About Saint Nicholas

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Bishop Nicholas of Myra in Lycia (in an area of Turkey now) was a Bishop of the early Christian Church during the early 4th century. He died on December 6th somewhere between the years 342 and 352. To the right is shown a picture of St. Nicholas as he would have appeared in the 4th century. Note that St. Nicholas is holding the Gospels, and is depicted with Christ and Mary, the mother of Jesus.

Secular Tradition

It is easy to see how the Spanish name for this Saint, Santa Nicholas, and the Dutch name, Sinterklaas - his celebration by the church in December, and the day of Christmas could have been confused into the current Santa Claus of today.

Mass marketing hype has now turned a man, beloved by many for his continued devotion to Christ, his unwavering support of unaltered Christian doctrine (as handed to the early church by the Apostles), and his piety and love for others into an inflatable glowing "Lawn Santa".

You can see why we feel that honoring the real St. Nicholas with an annual festival is a worthy endeavor. For us, this celebration is a great way to start the period leading up to Christmas!


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The Western St. Nicholas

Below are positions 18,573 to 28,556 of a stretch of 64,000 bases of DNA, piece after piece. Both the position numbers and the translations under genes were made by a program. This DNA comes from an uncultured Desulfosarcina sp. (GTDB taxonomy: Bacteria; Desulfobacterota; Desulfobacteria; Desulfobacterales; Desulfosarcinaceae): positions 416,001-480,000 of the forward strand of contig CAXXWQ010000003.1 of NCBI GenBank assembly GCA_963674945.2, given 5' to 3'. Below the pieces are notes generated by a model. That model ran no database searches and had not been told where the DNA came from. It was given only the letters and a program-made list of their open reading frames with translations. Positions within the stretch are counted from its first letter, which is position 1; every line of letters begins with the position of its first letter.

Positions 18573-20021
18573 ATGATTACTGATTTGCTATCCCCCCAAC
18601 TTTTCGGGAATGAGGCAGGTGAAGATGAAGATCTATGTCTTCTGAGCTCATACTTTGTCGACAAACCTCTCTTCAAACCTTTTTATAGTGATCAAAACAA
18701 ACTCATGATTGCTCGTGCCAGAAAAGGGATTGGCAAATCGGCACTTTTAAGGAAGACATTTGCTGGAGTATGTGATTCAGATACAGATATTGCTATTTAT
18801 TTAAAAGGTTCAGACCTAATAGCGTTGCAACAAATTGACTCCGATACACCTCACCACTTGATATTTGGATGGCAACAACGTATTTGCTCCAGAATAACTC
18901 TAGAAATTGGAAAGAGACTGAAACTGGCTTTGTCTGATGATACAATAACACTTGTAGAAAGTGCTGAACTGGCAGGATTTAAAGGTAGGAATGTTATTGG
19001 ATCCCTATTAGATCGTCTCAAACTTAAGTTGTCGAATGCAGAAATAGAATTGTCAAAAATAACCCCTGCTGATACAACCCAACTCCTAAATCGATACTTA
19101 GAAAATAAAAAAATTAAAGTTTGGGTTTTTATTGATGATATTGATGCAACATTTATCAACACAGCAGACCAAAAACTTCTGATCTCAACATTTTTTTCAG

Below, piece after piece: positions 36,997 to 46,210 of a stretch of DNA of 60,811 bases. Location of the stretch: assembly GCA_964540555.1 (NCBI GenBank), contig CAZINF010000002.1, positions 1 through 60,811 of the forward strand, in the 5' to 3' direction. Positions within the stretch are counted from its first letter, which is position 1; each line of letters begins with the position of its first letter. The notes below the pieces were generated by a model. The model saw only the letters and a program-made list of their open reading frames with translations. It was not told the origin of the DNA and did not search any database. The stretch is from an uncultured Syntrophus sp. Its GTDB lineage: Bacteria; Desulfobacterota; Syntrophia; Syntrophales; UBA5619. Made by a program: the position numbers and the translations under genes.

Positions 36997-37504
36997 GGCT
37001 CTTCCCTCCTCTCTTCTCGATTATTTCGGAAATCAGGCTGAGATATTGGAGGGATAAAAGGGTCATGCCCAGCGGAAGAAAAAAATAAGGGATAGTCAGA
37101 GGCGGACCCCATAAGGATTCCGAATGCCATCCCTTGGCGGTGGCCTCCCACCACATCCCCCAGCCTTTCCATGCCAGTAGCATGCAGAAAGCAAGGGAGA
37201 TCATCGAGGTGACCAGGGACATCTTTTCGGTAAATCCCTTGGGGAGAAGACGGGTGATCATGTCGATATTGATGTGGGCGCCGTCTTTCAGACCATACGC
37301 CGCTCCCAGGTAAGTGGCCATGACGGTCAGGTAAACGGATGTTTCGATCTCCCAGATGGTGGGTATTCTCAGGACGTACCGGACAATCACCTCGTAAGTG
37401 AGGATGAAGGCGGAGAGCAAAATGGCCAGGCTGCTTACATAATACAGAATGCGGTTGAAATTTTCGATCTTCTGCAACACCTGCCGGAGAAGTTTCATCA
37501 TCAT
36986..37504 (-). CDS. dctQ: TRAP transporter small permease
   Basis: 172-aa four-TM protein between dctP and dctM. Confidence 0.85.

In this painting from a German Christian card, St. Nicholas is shown, again with his Bishop's stole and Gospels, but also with a staff and in more Roman Catholic attire.


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Our "St. Nicholas" is our parish priest, Father Thomas Moore, of Holy Apostles Orthodox Church, with the blessing of our bishop.

As you can see, Fr. Thomas gives us a chance to "see" St. Nicholas on this day, dressed much as he would have been when he was at the Council of Nicea in 325 A.D. - when the Nicene Creed was formed, and the basic list of the books of the Bible were established.

Though our St. Nicholas doesn't take requests for presents, he gives a "chocolate golden coin" to each child, reminiscent of a famous story of the real St. Nicholas' generosity.


To find out more about St. Nicholas, visit the sites at the links below.

St. Nicholas Center
OrthodoxWiki
Wikipedia